At first sight, the recent US executive order blacklisting Chinese group Huawei looks like a classic Donald Trump move: brash, assertive, nationalistic. But look closer and it is clear that putting “America first” could ultimately mean the US finishes last.
The US pushback against Huawei began with its 5G infrastructure business. Citing security concerns, the US made a concerted effort to convince western allies to drop the company from their 5G networks — with mixed success. The fight has now morphed into a broader ban that makes it near impossible for US companies — and any firm with US interests — to do business with any part of the Huawei empire. That includes Huawei’s up-and-coming consumer division, the world’s second-biggest smartphone producer.
For Huawei, it looks like a body blow. US groups such as Qualcomm must stop supplying it, but so must UK-based Arm, which has American ties. Then again, Huawei is the world’s biggest telecoms equipment manufacturer, and only draws a small, if important, part of its inputs from the US. The Chinese group could work round the ban, if it finds suppliers to replace the high-end mobile phone glass it gets from Corning.
Any short-term benefit to Huawei’s US competitors will be offset by hits to the company’s suppliers and customers as well as reduced impetus for innovation. Further out, this protectionist move will encourage Huawei and other Chinese groups to develop their own technology. Given how far they have already come, that might wind up doing further harm to US suppliers and their dominance of the market.
However, devices such as phones do not stand alone. They are part of ecosystems, such as Google’s Android platform and related apps including Netflix, WhatsApp and YouTube. Devices, operating systems, apps, services and accessories come together to create a unified customer experience.
These global ecosystems are largely managed by American companies, and the executive order all but forbids Google, along with US-based Android developers, from working with Huawei phones. In other words, President Donald Trump has banished Huawei from the Google ecosystem.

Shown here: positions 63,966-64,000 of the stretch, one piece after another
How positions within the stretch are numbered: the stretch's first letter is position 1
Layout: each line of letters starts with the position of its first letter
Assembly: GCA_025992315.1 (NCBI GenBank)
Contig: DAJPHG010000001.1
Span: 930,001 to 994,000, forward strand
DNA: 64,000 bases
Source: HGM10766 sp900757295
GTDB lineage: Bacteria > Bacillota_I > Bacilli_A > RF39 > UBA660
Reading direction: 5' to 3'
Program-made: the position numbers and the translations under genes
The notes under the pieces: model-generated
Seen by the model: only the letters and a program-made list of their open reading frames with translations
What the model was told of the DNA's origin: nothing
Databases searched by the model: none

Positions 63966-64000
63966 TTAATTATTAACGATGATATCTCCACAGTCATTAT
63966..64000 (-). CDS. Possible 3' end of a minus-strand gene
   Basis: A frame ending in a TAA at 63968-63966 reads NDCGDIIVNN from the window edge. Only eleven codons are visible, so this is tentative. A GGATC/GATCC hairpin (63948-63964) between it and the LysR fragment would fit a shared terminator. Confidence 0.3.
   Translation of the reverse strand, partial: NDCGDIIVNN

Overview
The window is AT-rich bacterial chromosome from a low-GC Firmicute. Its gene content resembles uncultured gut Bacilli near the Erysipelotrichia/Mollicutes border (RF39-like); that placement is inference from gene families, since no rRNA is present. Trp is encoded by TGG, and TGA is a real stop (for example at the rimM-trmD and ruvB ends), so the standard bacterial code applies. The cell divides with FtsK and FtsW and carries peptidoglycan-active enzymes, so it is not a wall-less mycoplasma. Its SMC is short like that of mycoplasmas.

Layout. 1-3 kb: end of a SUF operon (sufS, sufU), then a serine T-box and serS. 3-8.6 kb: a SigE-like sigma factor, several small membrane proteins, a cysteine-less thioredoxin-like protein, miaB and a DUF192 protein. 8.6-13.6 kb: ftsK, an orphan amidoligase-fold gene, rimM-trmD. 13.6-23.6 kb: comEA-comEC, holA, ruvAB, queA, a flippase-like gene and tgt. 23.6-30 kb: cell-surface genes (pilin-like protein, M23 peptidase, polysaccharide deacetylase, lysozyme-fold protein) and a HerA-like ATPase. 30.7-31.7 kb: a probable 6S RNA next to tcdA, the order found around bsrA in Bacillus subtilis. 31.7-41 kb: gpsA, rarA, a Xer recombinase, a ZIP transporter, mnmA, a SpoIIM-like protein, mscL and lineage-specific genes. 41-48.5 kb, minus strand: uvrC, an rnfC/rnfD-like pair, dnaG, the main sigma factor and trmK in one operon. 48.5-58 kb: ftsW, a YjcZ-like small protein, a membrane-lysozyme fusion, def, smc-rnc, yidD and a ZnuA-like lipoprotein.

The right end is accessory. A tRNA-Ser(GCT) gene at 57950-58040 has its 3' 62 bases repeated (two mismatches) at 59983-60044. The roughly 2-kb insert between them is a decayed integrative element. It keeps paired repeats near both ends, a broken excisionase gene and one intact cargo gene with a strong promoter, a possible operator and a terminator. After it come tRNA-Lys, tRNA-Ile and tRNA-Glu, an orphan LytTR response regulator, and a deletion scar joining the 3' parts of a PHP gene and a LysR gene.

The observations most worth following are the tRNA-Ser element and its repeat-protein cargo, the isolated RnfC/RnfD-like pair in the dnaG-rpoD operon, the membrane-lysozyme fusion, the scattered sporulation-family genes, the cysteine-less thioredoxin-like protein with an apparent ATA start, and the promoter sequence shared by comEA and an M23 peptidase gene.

Initially, losing Google’s ecosystem partners could hurt Huawei even more than having its supply chain upended, as customers may stop using Huawei kit that can’t offer the complements they know and love. But in the short to medium term we can expect Huawei to start building its own competing ecosystem, while protecting its position in China and other national markets.
This rival ecosystem might not overtake Google’s Android, but Huawei would be foolish not to try. The challenge is clear — and if anyone can overcome it, it’s the Huawei of 2019. If this had happened four years ago, the technology gap might have been too wide for the Chinese group to bridge. But today’s Huawei might rise to the dare and win — and that would transform the entire mobile sector.
The Trump administration hasn’t just stepped up the trade war; it may have changed the future face of mobile technology. Without an external shock, Huawei could have profitably stuck with Google’s ecosystem. But now the gauntlet is down: Huawei and others have been pushed to challenge Google’s dominance to ensure their own survival.
Google understands the risk to its dominance. It has just asked for the Android operating system to be exempted from the export ban. But it may be too late. Even if the Trump administration agrees or it lifts the ban as part of a broader trade deal, the Rubicon has been crossed, and the risk to Huawei and other Chinese companies has become visible.
These actions by the Trump administration have not only pushed us closer to a world split between a “Chinese-based” and “US-based” internet; they may also have dented the ability of America’s tech champions, especially Google, to maintain their dominance. This brash nationalistic trade policy may end up backfiring badly. The game is on.
The writer is professor of strategy, innovation and entrepreneurship at London Business School